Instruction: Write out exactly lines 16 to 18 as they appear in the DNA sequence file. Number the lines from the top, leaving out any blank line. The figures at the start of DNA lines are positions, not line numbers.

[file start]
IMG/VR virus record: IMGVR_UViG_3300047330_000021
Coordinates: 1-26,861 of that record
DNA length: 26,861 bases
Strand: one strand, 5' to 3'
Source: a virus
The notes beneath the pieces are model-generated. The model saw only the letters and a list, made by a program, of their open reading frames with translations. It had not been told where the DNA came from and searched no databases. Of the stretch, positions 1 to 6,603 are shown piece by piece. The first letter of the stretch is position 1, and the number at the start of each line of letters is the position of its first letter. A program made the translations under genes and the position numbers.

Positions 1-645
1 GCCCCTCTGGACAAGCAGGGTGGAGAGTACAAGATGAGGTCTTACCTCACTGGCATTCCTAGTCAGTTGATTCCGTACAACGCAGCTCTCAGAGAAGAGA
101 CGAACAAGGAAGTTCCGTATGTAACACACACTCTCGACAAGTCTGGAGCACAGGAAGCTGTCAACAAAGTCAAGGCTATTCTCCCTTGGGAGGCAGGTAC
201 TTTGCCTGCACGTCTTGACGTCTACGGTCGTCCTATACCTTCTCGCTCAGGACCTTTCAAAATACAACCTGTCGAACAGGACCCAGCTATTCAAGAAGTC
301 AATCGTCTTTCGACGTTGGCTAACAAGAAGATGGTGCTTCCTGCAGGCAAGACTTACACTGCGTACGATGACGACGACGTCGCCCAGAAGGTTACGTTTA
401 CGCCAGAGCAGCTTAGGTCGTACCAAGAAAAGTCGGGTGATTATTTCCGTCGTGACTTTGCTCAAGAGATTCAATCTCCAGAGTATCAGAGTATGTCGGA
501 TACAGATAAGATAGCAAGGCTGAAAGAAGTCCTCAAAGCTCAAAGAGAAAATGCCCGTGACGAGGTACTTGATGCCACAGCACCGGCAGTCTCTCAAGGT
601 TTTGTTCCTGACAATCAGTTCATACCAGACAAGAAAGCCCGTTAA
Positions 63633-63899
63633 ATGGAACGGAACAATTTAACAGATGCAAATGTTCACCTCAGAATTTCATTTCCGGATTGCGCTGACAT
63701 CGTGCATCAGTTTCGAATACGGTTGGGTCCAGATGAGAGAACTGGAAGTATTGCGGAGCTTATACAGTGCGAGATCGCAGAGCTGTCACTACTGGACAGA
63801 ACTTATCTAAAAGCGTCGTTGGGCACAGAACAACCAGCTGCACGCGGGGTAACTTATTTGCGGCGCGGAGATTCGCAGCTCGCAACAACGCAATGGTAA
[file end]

63633 ATGGAACGGAACAATTTAACAGATGCAAATGTTCACCTCAGAATTTCATTTCCGGATTGCGCTGACAT
63701 CGTGCATCAGTTTCGAATACGGTTGGGTCCAGATGAGAGAACTGGAAGTATTGCGGAGCTTATACAGTGCGAGATCGCAGAGCTGTCACTACTGGACAGA
63801 ACTTATCTAAAAGCGTCGTTGGGCACAGAACAACCAGCTGCACGCGGGGTAACTTATTTGCGGCGCGGAGATTCGCAGCTCGCAACAACGCAATGGTAA